Recently, I’ve been privileged to connect with three writers who used aspects of real-life family history to craft their novels. Families provide excellent and often exciting sources of ‘remembered’ information, from wartime heroics and smart inventors to colourful eccentrics who made a mark on their respective communities. Families can also carry hidden histories or secrets, such as bigamists, illegitimate children, even murderers. The big question is, how does the writer harness this into story, and turn it into a novel?
A writer’s two main considerations when using family history as inspiration are structure and believability.
Structure is how the story is told. Whereas real life can be chaotic, fractured and inconclusive, readers expect a novel to depict a journey, a crisis/resolution, and then a satisfactory conclusion. Real life families also have a huge cast of characters, but the writer must decide which to introduce judiciously because a story can become diluted by too many names and faces. The biggest structural issue for the writer is therefore deciding how to craft events so that they reflect the truth, whilst giving a reader what is expected in terms of story. Readers don’t warm so much to chains of events - these might be drawn from real life, but they don’t deliver an evolving story with a proper conclusion. The ‘family history’ novels which find their way into mainstream publication are often said to be ‘based’ on the life of X or Y, simply because the writer has identified that the reader needs a beginning/middle/end, and therefore has deftly woven a few changes between the facts to fulfil this expectation.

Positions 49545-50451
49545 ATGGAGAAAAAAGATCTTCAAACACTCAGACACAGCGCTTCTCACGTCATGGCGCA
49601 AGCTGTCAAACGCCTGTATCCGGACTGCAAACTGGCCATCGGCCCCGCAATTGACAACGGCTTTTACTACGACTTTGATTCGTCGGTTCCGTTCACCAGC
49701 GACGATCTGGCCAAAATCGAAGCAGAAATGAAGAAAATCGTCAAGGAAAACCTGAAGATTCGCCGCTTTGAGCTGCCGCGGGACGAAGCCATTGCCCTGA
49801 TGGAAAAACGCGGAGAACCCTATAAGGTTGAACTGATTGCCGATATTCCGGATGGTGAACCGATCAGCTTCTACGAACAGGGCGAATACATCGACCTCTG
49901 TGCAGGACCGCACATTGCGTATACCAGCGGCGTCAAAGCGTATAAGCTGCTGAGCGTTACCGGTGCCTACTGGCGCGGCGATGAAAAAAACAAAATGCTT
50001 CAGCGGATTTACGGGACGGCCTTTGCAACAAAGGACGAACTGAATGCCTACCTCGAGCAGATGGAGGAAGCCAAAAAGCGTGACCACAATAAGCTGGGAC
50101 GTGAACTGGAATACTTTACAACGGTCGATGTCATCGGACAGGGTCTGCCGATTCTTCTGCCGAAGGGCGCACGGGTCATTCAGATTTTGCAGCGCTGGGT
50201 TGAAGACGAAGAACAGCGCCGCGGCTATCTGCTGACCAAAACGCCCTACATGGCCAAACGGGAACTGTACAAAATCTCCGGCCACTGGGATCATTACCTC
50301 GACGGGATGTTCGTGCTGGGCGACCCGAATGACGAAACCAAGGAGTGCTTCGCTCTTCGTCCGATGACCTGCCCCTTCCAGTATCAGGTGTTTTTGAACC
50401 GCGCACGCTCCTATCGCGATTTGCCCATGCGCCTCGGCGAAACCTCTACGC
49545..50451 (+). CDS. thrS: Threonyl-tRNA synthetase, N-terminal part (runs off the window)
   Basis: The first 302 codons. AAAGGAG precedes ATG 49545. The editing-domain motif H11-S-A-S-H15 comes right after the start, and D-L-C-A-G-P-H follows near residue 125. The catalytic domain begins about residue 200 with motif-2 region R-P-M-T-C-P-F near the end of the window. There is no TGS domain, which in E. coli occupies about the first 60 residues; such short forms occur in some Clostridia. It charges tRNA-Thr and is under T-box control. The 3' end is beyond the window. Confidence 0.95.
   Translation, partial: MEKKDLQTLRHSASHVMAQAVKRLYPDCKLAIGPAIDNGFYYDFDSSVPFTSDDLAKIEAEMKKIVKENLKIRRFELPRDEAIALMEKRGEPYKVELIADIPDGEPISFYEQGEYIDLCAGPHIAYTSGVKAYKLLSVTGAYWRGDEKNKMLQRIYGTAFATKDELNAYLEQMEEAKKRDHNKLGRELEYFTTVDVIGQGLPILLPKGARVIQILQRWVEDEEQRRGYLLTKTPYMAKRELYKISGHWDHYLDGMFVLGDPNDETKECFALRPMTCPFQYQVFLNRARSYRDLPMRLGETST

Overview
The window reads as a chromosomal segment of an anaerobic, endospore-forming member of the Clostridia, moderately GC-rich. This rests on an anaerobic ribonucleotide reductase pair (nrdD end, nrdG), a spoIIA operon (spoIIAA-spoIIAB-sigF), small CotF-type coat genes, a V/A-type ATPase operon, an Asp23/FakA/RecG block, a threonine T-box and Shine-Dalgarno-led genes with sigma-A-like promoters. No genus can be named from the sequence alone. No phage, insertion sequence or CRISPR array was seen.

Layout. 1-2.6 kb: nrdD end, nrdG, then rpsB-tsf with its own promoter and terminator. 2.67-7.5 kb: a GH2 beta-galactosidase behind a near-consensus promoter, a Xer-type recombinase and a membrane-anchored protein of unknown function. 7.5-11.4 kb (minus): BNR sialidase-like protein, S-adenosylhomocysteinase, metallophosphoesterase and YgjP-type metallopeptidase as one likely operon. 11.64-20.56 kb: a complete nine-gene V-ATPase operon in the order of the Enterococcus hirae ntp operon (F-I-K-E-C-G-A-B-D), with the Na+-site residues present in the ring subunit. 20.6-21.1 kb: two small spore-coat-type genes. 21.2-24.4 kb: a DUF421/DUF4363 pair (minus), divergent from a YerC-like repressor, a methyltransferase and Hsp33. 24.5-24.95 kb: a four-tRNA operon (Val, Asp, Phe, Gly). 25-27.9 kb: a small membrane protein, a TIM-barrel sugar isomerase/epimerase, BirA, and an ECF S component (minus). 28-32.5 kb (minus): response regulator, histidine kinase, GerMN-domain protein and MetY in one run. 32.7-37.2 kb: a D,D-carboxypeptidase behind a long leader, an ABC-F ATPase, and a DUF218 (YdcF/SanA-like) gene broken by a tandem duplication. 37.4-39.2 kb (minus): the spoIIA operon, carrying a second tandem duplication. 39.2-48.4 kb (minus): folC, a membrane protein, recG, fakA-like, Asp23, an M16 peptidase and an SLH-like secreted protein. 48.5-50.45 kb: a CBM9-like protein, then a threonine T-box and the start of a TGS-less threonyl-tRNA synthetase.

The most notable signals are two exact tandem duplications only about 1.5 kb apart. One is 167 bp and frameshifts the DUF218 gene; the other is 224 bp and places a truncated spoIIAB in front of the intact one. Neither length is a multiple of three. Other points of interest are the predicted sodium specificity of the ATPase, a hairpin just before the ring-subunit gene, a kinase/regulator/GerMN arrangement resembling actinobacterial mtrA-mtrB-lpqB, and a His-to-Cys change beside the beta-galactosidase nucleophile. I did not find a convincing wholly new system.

Believability is a different issue. This is carefully cultured by staying true to the times in which the historical novel is set. So, although Great Aunt Jamila might’ve genuinely been the first naked lady trapeze artist to have graced the continental stage between the Wars, if she isn’t treated with an appropriate amount of suspicion by the wives of her largely-male audience, and doesn't cause a scandal because of her unmarried lifestyle and lack of clothes, it is likely that the writer hasn’t got behind the ‘spirit’ of the times. The facts are generally the easiest bits to check, but the elusive spirit - the ethos and values of a bygone era - can be more difficult to capture.
For the writer, taking on the mantle of another era has no quick or easy solution. It involves submerging yourself in the past by visiting museums, displays, and buildings; experimenting with recipes from the era in question; understanding how citizens of this time perceived art, appreciated books, designed home-ware and spent their days (which varied depending on wealth); reading newspapers and novels of the era (library microfiche collections and general internet research are useful here); and considering language. Many terms we use today in speech simply weren’t in existence in bygone times, and likewise, some words we still use are so old that they have their roots in the Dark Ages.
As with all kinds of writing, whatever era you wish to explore, reading widely is always a good place to start.